Young Guns II turns 20 years old today plus Billy the Kid Week
As you know, we love movie anniversaries here on the Cavalcade. Together, you and I have seen huge franchises reach their 25 and 30 year anniversaries (Back to the Future, The Empire Strikes Back), which, I don’t know about you, makes me feel old as hell. Anyway, today’s movie could still be considered a “young” one (compared to these other franchises, oh, and PUN!). It was released in the first year of a new decade, 1990, but is hands down one of my favorite movies from when I was growing up.
Young Guns II was released on August 1, 1990, 20 years ago today. I was 16 years old when this movie was released.
The original Young Guns was one of my favorite movies of all time. So, needless to say, in 1989, while watching MTV Movie News, when I first saw a report about the filming of Young Guns II: Hell Bent for Leather (original subtitle while it was filming), I nearly lost my damn mind. I had no idea they were going to make a sequel (oh, the days before the internet).
So, I saw this movie the day it came out and I loved it nearly as much as the original. In my mind, it had a few flaws but it was a solid sequel. Both of these movies touched off a love in me for the Old West. I was soon reading everything I could get my hands on about Billy the Kid and other famous gunfighters like
Wild Bill Hickock, Wyatt Earp, Doc Holliday and the Sundance Kid. I even started reading Louie L’Amour novels (which are boring as all hell). It was the Young Guns movies that got me to watch Eastwood’s spaghetti westerns (The Good, Bad and the Ugly) and newer “modern” westerns like The Outlaw Josey Wales, The Unforgiven, The Quick and the Dead and Tombstone. I actually had a picture of Clint dressed as Josey Wales hanging above the bed in my college dorm for 4 years. I still have a love for westerns (as well as Billy the Kid).
So, I watched Young Guns II again for the 20th anniversary yesterday. Does the movie hold up? Do I still like it today? In a word, yes. I love this movie. Emilio takes Billy a few steps further in his portrayal in this movie as we pick up a year or two later and Billy is still on the run from the law. Billy has taken up with Arkansas Dave Rudabaugh and Pat Garrett. Doc
Scurlock and Chavez have gone into hiding trying to escape their past. There is just so much to love about this movie. Action, more snappy dialogue, great characters. Originally, I didn’t like Christian Slater’s Arkansas Dave, as he felt like a cheap imitation of Mulroney’s Dirty Steve from the first movie. I’ve gotten over that prejudice and enjoy him for what he is; an even more narcissistic version of Billy. Originally, I also was not a big fan of William Peterson as Pat Garrett, however I’ve also gotten over this. It works. He’s understated and you feel like his heart really isn’t into hunting down and killing Billy.
Once again, this movie is filled with stars I completely forgot were in it. William Peterson from CSI is Pat Garrett, the one-time friend and eventual killer of Billy. Alan Ruck from Ferris Bueller and Spin City plays Henry French. James Coburn plays John Chisum (Coburn played Pat Garrett in a 1973 Sam Peckinpah movie to be reviewed later this week). Viggo Mortensen plays John Poe and porn star Ginger Lynn Allen plays a whore in one scene. In one or two scenes in the framing story Bradley Whitford plays a lawyer. They really do know how to cast these movies.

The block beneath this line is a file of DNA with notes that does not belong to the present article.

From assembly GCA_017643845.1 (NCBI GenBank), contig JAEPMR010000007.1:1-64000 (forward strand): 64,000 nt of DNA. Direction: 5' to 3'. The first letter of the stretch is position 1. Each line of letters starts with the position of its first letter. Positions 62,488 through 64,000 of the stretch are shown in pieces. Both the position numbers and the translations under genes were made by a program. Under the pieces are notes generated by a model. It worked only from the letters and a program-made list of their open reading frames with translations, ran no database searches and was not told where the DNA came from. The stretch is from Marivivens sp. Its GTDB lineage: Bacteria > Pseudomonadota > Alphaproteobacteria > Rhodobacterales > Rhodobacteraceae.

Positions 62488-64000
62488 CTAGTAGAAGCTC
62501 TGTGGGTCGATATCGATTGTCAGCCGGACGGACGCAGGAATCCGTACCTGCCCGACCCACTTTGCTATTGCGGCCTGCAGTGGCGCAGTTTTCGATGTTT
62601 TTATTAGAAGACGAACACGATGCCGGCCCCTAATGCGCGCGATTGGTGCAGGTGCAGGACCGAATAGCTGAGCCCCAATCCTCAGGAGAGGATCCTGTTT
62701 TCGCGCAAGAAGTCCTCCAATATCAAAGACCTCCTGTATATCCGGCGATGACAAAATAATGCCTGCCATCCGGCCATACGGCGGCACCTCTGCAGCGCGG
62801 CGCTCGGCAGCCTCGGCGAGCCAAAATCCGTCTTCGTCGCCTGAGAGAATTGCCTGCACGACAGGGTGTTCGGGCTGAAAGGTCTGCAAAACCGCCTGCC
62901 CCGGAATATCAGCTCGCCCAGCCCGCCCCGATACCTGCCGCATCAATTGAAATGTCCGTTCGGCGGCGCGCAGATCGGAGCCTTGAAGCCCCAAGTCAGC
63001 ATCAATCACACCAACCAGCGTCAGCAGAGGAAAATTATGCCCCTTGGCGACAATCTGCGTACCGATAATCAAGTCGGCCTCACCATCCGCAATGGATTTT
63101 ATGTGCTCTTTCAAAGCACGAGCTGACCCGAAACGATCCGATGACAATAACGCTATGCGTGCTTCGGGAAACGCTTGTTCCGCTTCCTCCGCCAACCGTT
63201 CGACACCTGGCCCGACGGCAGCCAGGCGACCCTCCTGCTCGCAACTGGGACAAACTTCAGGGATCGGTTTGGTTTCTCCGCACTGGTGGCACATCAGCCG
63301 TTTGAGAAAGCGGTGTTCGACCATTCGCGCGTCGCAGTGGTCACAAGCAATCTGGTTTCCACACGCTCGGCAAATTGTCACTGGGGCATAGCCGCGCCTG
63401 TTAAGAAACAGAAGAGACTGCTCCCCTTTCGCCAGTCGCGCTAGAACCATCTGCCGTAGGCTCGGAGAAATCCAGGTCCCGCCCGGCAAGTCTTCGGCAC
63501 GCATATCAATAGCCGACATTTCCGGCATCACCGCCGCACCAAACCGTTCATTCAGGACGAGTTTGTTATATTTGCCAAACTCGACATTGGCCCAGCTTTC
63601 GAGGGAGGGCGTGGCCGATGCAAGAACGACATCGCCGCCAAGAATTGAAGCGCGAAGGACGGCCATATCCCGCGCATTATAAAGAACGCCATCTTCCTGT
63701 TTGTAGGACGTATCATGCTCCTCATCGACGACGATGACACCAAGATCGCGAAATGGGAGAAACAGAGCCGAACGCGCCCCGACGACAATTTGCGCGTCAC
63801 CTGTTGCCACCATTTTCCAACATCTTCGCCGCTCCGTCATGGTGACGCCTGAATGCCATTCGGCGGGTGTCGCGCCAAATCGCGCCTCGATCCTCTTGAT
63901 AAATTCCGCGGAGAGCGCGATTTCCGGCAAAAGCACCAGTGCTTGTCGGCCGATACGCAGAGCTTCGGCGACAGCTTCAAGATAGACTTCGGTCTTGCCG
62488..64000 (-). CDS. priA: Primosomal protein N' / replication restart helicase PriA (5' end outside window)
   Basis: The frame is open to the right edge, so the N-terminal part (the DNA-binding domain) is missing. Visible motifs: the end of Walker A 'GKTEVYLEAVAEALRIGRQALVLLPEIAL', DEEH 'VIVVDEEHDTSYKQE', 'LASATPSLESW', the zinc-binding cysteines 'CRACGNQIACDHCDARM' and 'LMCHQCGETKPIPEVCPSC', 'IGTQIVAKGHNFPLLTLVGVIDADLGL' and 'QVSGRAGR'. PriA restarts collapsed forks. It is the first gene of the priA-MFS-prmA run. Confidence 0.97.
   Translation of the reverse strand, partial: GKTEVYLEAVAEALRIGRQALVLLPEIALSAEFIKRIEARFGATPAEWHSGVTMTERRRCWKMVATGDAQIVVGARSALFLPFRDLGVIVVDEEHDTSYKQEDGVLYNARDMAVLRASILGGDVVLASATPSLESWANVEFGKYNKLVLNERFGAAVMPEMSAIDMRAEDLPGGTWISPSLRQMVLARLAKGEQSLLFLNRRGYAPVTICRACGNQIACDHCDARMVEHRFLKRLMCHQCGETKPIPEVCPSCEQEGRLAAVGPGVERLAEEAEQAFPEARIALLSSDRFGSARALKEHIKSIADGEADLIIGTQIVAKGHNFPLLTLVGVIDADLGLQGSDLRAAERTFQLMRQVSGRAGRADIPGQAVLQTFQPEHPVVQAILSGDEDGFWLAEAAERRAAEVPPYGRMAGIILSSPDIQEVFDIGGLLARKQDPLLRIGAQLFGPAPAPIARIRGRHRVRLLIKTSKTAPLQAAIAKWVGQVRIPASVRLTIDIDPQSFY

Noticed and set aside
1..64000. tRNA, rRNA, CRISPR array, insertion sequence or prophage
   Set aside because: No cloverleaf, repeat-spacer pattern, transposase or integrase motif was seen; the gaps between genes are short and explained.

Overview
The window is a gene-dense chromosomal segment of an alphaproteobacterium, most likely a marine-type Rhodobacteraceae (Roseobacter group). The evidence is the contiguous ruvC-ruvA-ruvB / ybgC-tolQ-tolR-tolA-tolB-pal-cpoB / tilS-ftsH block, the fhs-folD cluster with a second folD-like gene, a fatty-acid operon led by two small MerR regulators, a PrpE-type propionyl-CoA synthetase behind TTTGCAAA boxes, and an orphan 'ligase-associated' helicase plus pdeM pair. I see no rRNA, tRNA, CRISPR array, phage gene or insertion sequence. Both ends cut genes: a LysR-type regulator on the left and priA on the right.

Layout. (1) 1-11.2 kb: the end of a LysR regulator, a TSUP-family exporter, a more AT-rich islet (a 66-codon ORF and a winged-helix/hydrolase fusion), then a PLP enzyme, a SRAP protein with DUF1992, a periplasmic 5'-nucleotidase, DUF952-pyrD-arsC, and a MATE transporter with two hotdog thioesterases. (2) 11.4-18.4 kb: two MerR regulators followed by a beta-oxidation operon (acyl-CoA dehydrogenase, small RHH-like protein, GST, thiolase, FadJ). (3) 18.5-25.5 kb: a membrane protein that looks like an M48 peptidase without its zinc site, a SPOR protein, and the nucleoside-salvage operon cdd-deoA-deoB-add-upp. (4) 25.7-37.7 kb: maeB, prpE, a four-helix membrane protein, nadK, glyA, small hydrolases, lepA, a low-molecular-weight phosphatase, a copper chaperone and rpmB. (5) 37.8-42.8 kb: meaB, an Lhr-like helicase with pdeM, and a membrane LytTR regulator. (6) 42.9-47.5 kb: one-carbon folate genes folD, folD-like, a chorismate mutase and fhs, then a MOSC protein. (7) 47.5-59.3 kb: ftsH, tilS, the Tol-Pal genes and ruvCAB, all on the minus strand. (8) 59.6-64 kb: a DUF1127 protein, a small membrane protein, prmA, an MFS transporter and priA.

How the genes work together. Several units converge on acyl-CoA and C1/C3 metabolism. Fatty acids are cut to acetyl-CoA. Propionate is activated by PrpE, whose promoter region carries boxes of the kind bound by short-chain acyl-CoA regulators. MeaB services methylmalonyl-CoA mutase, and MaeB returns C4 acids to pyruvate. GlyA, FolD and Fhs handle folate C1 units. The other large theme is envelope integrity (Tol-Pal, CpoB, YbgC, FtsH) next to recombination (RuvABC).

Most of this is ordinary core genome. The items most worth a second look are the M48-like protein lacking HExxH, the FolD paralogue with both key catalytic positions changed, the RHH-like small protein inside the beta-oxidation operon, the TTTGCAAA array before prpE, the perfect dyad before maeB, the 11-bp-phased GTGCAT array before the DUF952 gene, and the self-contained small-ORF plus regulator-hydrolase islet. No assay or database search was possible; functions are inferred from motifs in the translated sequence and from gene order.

So, like I said, this movie is great. About as good as the original movie and lots of fun. Also, I like how they framed this movie’s story with Emilio playing Brushy Bill Roberts who was a real life person back in 1949 that claimed to be the long dead Billy the Kid. He stated that he had escaped death at the hands of Pat Garrett back in 1881. Nothing could be proven before Roberts died in 1950 but extensive analysis of pictures of Roberts as a teen against the famous Billy tintype showed a match was highly likely. Also an analysis of Robert’s personal injury history/scars as they pertain to Billy the Kid also matched up and people known to be friends of The Kid also identified Roberts as Billy. However it seems Roberts claims can never be 100% verified because a separate set of experts and tests showed that no match existed. Anyway, regardless, this movie is great and uses real historical events in the fictional events of this movie in very much the same way the first movie did. Highly recommended.
So now, not only does August contain the 20th birthday of Young Guns II, it also contains the 22nd birthday of the original Young Guns on August 12! So, next week on The Cavalcade will be Billy the Kid Week (starting August 9). I’ll watch a bunch of Billy the Kid movies and give you reviews of them throughout the week, including a review of the original Young Guns movie on it’s 22nd birthday, Thursday, Aug 12.
Hope you are as excited as I am. I look forward to re-visiting some old favorites as well as discovering some new ones.
It was pointed out by Trish that I need to include the Jon Bon Jovi classic “Blaze of Glory” video. And she is correct. It is gloriously over the top, even for Jon Bon Jovi. He’s walking around an abandoned drive-in wearing no shirt and playing acoustic guitar. And check out that ridiculous Indian necklace he’s wearing. WTF?!
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